SHAMOKIN - A memorial Mass will be held at 11 a.m. today in Mother Cabrini Church to honor the heroic actions of Father Emil Joseph Kapaun, a Roman Catholic priest and U.S. Army chaplain who died May 23, 1951, in the Korean War and is being considered for sainthood.

Following the Mass, a newly constructed fieldhouse at the Mother Cabrini ballfield in the Springfield section of Coal Township will be dedicated in Kapaun's honor. The fieldhouse was built through the generosity of Korean War veteran Ralph Nasatka, who has made major donations to Mother Cabrini Church over the years toward renovations at the ballfield and parish office.

Nasatka, who resides in Maryland, is organizing the tribute to Kapaun for his wartime activities. Kapaun, of Pilsen, Kan., died at the age of 35 while a prisoner of war. He also served in World War II and received numerous medals and accolades for his outstanding service, including the Medal of Honor.

The Rev. Martin Kobos, pastor of Mother Cabrini Church, will be the main celebrant of the Mass.

Members of Kapaun's family, Congressional Medal of Honor winners, Korean War POWs, other Korean War veterans and members of Rolling Thunder, a motorcycle organization, are among those who were invited.

An honor guard from Fort Myers and the Knights of Columbus is scheduled to attend.

The following information about Father Emil Kapaun, a highly decorated U.S. Army chaplain who died in the Korean War, was provided to The News-Item by Ralph Nasatka, a Korean War veteran from Maryland who is organizing a memorial Mass and fieldhouse dedication today at Mother Cabrini Church in Shamokin and the ballfield in the Springfield section of Coal Township:

After the Communist invasion of South Korea, Father Kapaun was among the first American troops to hit the beaches and push their way north through hard mountains and bitter cold.

That's when Chinese forces entered the war with a massive surprise attack - perhaps 20,000 soldiers pouring down on a few thousand Americans. In the chaos of dodging bullets and explosions, Father Kapaun raced between foxholes and past the front lines into no-man's land, dragging the wounded to safety.

When his commanders ordered an evacuation, he chose to stay and gather the injured, tending to their wounds. When the enemy broke through and the combat was hand-to-hand, he continued comforting the injured and dying.

When enemy forces bore down, it seemed like the end for more than a dozen Americans. But Father Kapaun spotted a wounded Chinese officer and convinced him to call out to his fellow Chinese to stop shooting and negotiate a safe surrender, which saved American lives.

Then, as Father Kapaun was being led away, he saw another American, wounded, unable to walk and laying defenseless in a ditch. An enemy solider was standing over him with his rifle aimed at his head, ready to shoot. Father Kapaun marched over, pushed the enemy solider aside and carried the American away as the stunned Chinese soldier looked on.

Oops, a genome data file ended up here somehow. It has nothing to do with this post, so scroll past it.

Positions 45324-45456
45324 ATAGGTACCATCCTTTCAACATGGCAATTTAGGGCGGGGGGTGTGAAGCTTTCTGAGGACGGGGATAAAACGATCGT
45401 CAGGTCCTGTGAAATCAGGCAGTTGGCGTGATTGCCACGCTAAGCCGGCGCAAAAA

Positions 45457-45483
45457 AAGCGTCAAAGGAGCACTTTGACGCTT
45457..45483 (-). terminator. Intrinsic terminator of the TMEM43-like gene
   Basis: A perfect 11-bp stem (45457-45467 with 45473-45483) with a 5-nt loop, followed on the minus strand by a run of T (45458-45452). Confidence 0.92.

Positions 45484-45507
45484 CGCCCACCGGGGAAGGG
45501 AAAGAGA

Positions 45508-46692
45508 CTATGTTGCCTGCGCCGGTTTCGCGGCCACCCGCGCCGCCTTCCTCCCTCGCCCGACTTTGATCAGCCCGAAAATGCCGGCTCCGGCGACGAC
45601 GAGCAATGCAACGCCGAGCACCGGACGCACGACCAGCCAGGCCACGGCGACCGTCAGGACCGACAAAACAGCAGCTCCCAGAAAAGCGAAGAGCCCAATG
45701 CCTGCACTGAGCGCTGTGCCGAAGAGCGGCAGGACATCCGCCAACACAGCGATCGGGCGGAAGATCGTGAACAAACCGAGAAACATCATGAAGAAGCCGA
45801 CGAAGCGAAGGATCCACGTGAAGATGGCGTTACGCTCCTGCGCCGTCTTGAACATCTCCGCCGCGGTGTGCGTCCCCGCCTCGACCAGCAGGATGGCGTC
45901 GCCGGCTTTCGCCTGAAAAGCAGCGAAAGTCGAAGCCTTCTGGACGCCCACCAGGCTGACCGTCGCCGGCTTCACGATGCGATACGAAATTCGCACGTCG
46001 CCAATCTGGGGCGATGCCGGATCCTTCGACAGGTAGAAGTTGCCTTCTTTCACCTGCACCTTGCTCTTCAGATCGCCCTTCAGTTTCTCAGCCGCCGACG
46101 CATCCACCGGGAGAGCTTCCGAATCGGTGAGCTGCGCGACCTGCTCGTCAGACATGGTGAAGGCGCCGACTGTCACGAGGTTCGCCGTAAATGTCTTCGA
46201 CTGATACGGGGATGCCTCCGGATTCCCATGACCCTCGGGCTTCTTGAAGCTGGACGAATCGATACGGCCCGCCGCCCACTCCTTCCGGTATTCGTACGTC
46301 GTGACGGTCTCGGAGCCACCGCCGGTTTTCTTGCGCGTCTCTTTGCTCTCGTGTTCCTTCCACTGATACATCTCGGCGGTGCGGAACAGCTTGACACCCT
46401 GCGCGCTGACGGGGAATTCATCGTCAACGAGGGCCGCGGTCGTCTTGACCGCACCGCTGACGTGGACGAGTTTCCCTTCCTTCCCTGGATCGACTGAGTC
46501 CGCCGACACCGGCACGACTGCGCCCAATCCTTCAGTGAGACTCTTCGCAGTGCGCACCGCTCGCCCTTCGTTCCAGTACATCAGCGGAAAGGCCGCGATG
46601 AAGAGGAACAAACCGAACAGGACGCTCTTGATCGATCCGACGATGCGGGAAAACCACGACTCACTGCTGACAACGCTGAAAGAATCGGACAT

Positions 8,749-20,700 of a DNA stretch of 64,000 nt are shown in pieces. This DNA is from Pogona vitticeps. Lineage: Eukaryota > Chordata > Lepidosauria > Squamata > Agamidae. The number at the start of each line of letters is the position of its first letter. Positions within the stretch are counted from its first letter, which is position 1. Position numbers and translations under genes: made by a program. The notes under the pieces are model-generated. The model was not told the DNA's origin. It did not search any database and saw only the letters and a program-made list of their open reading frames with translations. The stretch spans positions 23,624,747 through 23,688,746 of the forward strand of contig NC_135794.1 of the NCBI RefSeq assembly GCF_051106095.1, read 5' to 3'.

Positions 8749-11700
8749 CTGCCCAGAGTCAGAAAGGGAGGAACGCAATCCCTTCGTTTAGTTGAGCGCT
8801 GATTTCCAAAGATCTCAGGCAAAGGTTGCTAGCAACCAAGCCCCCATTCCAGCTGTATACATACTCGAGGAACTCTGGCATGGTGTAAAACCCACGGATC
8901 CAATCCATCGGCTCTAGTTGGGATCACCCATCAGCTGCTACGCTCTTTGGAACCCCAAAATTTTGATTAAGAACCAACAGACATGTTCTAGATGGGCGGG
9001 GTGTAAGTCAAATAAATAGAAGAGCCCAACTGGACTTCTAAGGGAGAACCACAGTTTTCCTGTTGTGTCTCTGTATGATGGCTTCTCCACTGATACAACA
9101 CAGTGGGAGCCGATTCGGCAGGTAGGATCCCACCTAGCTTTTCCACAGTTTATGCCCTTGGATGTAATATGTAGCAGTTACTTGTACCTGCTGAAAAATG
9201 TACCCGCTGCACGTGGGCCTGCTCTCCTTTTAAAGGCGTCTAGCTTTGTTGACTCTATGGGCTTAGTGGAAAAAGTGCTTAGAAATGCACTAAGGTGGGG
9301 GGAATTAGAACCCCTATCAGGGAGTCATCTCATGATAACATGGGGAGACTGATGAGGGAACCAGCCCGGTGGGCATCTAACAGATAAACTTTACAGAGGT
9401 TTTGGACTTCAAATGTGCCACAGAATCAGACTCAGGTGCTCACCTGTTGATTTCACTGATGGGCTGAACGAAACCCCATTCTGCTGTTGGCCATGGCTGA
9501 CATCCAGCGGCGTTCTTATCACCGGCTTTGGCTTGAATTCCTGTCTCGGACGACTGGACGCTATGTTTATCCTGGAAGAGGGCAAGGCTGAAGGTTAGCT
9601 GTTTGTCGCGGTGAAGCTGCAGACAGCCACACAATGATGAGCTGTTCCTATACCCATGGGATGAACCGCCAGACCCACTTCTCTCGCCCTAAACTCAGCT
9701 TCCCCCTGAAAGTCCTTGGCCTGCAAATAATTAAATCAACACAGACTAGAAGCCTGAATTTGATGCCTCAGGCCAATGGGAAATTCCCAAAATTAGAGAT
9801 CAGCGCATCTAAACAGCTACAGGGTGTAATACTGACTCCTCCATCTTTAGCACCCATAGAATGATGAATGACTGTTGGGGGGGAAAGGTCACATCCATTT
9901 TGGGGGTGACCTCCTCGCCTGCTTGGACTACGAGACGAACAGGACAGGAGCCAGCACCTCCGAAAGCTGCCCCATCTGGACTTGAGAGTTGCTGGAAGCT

He carried the injured American for miles as their captors forced them on a death march. When other prisoners stumbled, he picked them up. When they wanted to quit, knowing that stragglers would be shot, he begged them to keep walking.

Father Kapaun offered freezing men his own clothes during the winter and convinced his fellow prisoners to share food that he risked his life obtaining for them. He also washed their clothes and cleansed their wounds.

The guards ridiculed his devotion to his Savior and the Almighty. They took his clothes and made him stand in the freezing cold for hours. Yet, he never lost his faith. If anything, it only grew stronger.

At night, he slipped into huts to lead prisoners in prayer and administer sacraments while offering three simple words - "God bless you."

One of the prisoners said Father Kapaun was able to turn a mud hut into a cathedral with his very presence.

Father Kapaun also held an Easter service that spring that included him putting on a purple stole and leading dozens of prisoners to the ruins of an old church in the camp. He held up a small crucifix that he made from sticks and joined his fellow prisoners in singing the Lord's Prayer and "America the Beautiful."

The faith that they might be delivered from evil and could make it home was perhaps the greatest gift to those men who were in the midst of such hardship and despair.

One of the soldiers, noting that there could be a touch of the divine even in such hell, stated, "That is what kept a lot of us alive."

The horrific conditions took their toll on Father Kapaun as he became thin, frail and began to limp from a blood clot in his leg. He then developed dysentery and pneumonia, which gave the guards their chance to finally rid themselves of the priest and the hope he inspired.

The guards sent him to a death house with no food or water against the protests and tears of the prisoners.

And yet, even then, his faith held firm.

Father Kapaun told his brothers, "I'm going to where I've always wanted to go. And when I get up there, I'll say a prayer for all of you."

As he was being taken away, he blessed the guards and forgave them.

Two days later, Father Kapaun breathed his last breath in the house of death. His body was taken away and his grave was unmarked. His remains have never been recovered.

Father Kapaun, who celebrated Mass during the Korean War using the hood of a Jeep as his altar, was awarded the Medal of Honor six decades after his death May 23, 1951.

He is remembered as a priest and American soldier who didn't fire a gun, but wielded the mightiest weapon of all - love for his brothers so pure that he was willing to die so that they might live.